Mr Norman Franks celebrated his 100th birthday with family and friends at Manchester Reform Synagogue, being called to the Torah and enjoying a special Kiddush on the 28th July 2018. Norman came from an Orthodox family. His father was born in Stocks St, Manchester and worked as a joiner, before relocating to Sunderland where Norman was born. The family came back to Hightown, Manchester when Norman was four years old. Norman went to school at North Manchester Grammar. Times were hard and he left school early and had various sundry jobs until he joined the army. During WWII, he served in Egypt, Iraq and Iran as a Staff Sergeant.
Norman was a member of our Reform Synagogue from 1954 and was the General Secretary from 1973 until he retired in 1999. Throughout most of these 26 years, Norman did everything for a congregation: the day-to-day running of the Shul, the financial admin and communications. He initially took up the job at the Shul just as Rabbi Tovia ben Chorin arrived. Norman had been working 72 hours a week in his previous job for two demanding directors. After consulting his wife Gwen, he agreed to work for our Shul with its twelve hundred directors. Norman could tell you the names, addresses and dates of birth of all the members without having to look them up. He said that this ability went back his time as an army sergeant. He was the regimental pay clerk and could remember the names, ranks and serial numbers of scores of soldiers.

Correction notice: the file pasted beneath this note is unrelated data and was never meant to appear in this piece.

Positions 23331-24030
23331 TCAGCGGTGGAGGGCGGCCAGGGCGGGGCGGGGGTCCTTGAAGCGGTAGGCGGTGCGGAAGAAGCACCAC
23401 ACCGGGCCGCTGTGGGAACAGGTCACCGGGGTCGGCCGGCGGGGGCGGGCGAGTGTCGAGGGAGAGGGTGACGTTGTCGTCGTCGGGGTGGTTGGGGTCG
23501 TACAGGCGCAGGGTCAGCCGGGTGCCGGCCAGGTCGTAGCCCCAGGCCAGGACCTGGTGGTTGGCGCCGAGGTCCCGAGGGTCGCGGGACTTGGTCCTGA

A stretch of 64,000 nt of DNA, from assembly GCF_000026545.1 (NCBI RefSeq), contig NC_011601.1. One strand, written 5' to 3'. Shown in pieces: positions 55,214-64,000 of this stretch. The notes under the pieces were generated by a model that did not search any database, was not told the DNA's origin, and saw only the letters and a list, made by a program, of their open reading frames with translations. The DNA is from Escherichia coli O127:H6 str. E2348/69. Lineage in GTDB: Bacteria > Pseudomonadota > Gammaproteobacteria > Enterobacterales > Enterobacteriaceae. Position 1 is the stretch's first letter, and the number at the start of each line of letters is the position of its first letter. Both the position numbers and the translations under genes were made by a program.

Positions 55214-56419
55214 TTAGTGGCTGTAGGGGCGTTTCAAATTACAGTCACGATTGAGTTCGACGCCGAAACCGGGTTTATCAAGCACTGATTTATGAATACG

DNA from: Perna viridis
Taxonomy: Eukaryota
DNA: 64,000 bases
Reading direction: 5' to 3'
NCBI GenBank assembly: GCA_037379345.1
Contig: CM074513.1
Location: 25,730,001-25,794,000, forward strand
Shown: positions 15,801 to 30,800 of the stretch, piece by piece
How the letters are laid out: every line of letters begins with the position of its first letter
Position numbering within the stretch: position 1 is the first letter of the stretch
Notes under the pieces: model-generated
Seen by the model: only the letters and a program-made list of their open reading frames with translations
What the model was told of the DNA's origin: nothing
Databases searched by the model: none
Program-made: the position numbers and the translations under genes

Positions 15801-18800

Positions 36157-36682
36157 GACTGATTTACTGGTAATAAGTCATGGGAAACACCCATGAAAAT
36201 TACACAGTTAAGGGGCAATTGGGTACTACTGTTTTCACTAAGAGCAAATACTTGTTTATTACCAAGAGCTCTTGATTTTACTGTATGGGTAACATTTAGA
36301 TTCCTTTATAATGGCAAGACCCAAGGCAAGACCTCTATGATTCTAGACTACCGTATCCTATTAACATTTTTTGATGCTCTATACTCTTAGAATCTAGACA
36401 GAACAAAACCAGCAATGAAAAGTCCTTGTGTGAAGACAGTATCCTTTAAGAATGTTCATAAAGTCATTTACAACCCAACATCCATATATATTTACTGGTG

Whenever anyone came to the Shul, Norman was their first port of call. He was the first to interview you. A visitor came to the office and on his departure made for the wrong door. “Not through that one”, said Norman, “You’ll end up in the filing system and never be seen again!” Another visitor wanted directions to the Resource Centre upstairs: “Just keep going up and if you come to a boy with wings and a harp you know you’ve gone too far.” And yes, he arranged all the funerals, whether he was in the office or at home on weekdays or at weekends. He lived up to his name: Nachum the Comforter.
His wit and humour will always be remembered fondly. His expressions are still in use: the announcements for the week he called verbals, the list of Aliyot and Mitzvah’s runners and riders, and when civic dignitaries come to a service they’re The chain gang. There were also Norman’s amusing monologues, in which his theatrical background showed through, as well as a raconteur extraordinaire. He was a founder member of the Northern Jewish Theatre Group formed in 1948.
A Shul community thrives to the extent that there are good relationships between its members. And in every community, there are key personalities who stimulate these good relationships – Norman was exemplary in this regard. Norman died at the age of 101 on the 2nd January 2020. May his memory be for a blessing.